How to Ask Your Users for Feedback


How to Ask Your Users for Feedback

No matter which kind of venture you choose to build and invest your time and skills in, there is no doubt that it’s in your best interest to win the satisfaction of your customers, in order to become profitable, scale and continue to succeed.

Thus, it's important to receive feedback and reactions from your users and customers about the product you are offering. Here, we examine a few models from the web to introduce and discuss best feedback practices among big successful digital companies. 



One example is Facebook, which has divided and categorized its forms so that users can focus on a specific service. One aspect to notice is that when building forms like this, it's important to pay attention to the legal restrictions that organize the process of sending feedback, so that users are made aware of their rights and the feedback model is up to standards. If you have a separate section for help and technical support, be sure to guide the user to those pages, informing them clearly that feedback pages are only for general feedback, not technical support.


Twitter offers a micro blogging service and uses this service to receive feedback from users, by setting up a special account for feedback called “Feedback by Tweet.” Don’t be afraid inventions like this; if your website offers a service or a special way of communicating with the user, do not hesitate to use it. Also, it's good to acknowledge the fact that you can’t reply to all of your messages immediately but that you will read them all.



The product feedback section in Apple’s website categorizes the products by type. The website allows users to submit feedback for each product. Receiving feedbacks from your users is not limited to online services. If you are offering a product or a concrete service, you can direct your customers to your company’s website so they can send you their feedback.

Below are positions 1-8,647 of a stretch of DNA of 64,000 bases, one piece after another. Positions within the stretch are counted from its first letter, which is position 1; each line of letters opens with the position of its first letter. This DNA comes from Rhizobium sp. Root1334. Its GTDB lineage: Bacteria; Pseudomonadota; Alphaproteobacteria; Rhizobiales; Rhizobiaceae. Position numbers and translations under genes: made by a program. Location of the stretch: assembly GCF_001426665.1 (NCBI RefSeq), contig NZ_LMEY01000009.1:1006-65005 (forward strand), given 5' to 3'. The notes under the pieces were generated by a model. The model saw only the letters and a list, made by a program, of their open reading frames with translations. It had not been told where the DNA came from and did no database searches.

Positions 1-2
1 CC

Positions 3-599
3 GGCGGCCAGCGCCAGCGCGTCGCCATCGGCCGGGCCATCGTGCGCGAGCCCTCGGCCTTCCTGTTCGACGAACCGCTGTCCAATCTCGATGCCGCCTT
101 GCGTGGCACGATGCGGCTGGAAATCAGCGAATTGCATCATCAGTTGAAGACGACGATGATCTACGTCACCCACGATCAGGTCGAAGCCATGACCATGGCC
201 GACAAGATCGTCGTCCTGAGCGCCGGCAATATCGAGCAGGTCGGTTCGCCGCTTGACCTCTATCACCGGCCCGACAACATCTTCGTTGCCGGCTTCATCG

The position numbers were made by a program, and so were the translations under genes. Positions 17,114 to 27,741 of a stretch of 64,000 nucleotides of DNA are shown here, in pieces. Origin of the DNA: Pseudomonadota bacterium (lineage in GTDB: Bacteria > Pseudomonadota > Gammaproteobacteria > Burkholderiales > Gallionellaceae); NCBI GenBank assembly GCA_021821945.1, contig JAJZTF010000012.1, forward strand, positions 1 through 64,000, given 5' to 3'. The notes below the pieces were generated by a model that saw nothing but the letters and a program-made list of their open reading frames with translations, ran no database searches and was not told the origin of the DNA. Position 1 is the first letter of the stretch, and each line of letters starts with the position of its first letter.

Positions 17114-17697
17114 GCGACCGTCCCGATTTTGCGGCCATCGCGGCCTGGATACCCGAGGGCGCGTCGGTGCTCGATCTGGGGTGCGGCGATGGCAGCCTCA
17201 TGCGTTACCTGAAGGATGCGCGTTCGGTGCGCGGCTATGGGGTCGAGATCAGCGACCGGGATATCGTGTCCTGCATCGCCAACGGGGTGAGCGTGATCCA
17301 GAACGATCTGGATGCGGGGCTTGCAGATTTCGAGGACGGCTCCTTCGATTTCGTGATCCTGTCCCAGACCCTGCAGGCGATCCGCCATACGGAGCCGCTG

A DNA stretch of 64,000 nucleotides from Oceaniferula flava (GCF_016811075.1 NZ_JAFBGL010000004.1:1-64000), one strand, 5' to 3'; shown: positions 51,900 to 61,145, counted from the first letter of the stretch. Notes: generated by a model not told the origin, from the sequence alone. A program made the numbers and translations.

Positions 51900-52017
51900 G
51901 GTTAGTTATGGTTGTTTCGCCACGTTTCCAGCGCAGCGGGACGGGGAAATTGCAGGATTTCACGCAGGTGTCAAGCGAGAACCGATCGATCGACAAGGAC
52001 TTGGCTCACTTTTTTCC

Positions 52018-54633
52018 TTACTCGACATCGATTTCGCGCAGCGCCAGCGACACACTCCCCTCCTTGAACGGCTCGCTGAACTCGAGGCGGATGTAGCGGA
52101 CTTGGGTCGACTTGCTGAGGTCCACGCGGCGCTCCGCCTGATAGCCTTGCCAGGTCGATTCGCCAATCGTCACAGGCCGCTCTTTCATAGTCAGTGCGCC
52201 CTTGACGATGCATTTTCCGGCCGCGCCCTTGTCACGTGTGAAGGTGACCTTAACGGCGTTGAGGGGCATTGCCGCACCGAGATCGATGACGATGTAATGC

LinkedIn relies on a simple and direct model to retrieve feedback from its users. Their model is a small window that appears when you click on a button feedback. This button is a link that appears clearly on all pages on the website. LinkedIn offers this model in a creative way: inside the feedback box there is an expression that reads “My idea for LinkedIn is…”.

Simple ideas can sometimes be the most effective ones and maybe the most appealing too. The more you are interested in receiving feedback from your users and reading their visible comments, notably in the beginning, the more feedback your users will send you.

There is no limit to what you can offer in terms of invention in the field of collecting user’s feedback. However, even if you are not planning to innovate in this field, you will be doing so by simply putting your contact information in an accessible section on the website. And that is an important feature that you should never forget.

Be sure your read each letter you receive from your customers, because each neglected letter is a lost opportunity that may never come again. If you have enough time, reply to several, because sometimes a simple reply can demonstrate your interest in your customers and will satisfy them very easily.

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